More digital camera PPI confusion

Posted By
Jan 20, 2004
I am putting together a brochure with a friends digital images from Kodak Easy Share. I have been reading the previous discussions on PPI and print resolution and I am sorry but I am still confused. If PPI does not matter, why is there a high, low etc setting on the camera. Don’t I want as many pixels as I can get from the camera image in order to print the best possible picture to print a brochure? And is a resolution of 280 PPI really very good for an image? In order to print really crisp text in a brochure I go for 600PPI.

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Jan 20, 2004
Yes, an image of 280ppi will print nicely. But at what physical size? The Kodak has dummied down settings, not very precise. Just shoot at the highest quality it gives – that will give you the most pixels to work with after the fact, simple as that.

PPI only has meaning at a given output size, as to a printer.

PPI no meaning viewed on screen. On screen, at full size, the size of the image is determined by how many pixels it contains vs the physical size of a monitor and pixel dimensions running on that monitor.

Jan 20, 2004

A pixel has no dimensions. It is a triad—three numbers representing the tonal values in each of three color channels.

You could be an Egyptian artist in the year 2000BC, laying out an image for the gods to view in the desert sands composed of 1-ft squares, each a different color corresponding to a modern-day digital camera’s pixel array output. Or you could be the queen of a beehive with the god-given ability to fill each honeycomb cell with individual colors also corresponding to the camera’s output. Or you could be a 6-year old child filling the squares in a coloring book to correspond with the camera data.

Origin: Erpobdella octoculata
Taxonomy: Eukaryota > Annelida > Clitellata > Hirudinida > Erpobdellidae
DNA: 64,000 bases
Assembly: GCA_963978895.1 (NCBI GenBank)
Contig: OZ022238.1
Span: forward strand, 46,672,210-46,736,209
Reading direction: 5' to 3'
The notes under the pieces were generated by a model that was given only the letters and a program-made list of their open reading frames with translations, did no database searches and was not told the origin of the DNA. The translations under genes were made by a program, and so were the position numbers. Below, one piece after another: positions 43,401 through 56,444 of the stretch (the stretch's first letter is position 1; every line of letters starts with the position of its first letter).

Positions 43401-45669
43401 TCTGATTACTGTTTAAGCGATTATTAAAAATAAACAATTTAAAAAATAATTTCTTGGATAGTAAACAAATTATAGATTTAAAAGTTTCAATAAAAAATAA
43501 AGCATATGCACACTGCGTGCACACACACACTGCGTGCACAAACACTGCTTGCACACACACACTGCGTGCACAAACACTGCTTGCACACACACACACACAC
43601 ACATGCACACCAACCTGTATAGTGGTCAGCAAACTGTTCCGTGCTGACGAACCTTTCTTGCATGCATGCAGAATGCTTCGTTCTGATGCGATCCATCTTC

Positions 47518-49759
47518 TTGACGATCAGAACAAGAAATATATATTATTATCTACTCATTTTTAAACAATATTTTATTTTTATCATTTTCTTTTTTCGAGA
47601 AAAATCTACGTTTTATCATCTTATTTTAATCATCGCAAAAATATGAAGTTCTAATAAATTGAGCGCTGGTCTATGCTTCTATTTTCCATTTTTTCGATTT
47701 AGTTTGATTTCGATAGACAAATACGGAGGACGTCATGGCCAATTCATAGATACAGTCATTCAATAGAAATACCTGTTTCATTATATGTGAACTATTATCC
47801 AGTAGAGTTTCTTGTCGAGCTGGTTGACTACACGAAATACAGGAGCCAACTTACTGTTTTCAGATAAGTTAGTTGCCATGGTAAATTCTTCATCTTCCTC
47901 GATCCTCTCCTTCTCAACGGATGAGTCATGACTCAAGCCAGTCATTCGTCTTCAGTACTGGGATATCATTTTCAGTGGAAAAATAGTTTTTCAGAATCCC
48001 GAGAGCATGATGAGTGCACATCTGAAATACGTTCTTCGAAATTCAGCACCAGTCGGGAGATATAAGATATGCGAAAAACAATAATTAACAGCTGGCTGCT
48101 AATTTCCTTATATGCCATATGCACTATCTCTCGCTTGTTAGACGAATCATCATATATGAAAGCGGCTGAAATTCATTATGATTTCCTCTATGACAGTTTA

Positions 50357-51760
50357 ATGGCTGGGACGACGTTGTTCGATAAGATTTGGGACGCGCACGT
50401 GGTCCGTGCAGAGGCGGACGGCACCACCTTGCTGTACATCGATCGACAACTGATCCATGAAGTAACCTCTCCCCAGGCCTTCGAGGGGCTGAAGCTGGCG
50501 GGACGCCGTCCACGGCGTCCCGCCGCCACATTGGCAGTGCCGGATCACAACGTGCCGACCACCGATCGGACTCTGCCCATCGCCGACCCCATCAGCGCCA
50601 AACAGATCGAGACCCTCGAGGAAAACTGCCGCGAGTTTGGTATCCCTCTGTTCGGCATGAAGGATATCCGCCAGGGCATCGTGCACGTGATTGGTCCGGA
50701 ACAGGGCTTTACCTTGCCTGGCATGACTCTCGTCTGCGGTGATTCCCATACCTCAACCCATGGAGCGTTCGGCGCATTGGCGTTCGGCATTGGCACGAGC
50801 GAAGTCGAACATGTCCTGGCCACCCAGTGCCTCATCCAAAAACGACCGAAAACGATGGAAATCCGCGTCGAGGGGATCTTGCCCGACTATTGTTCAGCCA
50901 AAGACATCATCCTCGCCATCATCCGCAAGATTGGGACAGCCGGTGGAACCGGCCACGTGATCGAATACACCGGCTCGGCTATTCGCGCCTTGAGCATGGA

The Egyptian and the queen bee and the child receive the same input with the same inherent resolution. The image they are creating is broken down into the same total number of elements. But they each construct the image in their own way. They end up with the same number of pixels but different numbers of "pixels per inch or per foot or whatever the ancient Egyptians used for linear measurements.

You would never be confused by what each is doing with the same input. And you could measure their "ppi’s" and not be confused. Printers and monitors are no different. They take the same input and lay it out their own way. Why should this trouble you? 🙂 🙂

Jan 20, 2004
Interesting example George. I like it.
Jan 20, 2004

In order to print really crisp text in a brochure I go for 600PPI.<<

There is a big difference between printing rasterized text and printing images. Text prints as a solid (it isn’t screened) and therefore ideally needs to be at the printer’s native resolution if you want the output to match that from vector text.

Image data is screened, and therefore the required image resolution is a function of the screening algorithm and not the printer resolution.
Jan 20, 2004

that´s only partly correct. Gray text or arbitrary process color text (both vector) is screened.
But the screening algorithm tries to retain the crispness of the contours. These contours are available on device level with "infinite" accuracy and reproduced with device resolution.
Inspecting gray text by a magnifier shows the raster cells.

Best regards –Gernot Hoffmann
Jan 20, 2004

Gray text or arbitrary process color text (both
vector) is screened.<<

Granted. Only solids will not be screened
Jan 20, 2004

thanks for the confirmation. It´s not a trivial question. For a while I thought that the screening program would average the source pixels of a raster image in the raster cell (like a scanner). A long discussion in the Google PostScript Forum led to the conclusion that my opinion was wrong.
The screening program uses the source pixels as they are (virtually mapped onto the paper). Therefore raster images and vector graphics are handled just the same (and it´s possible to draw gray lines which look sharp).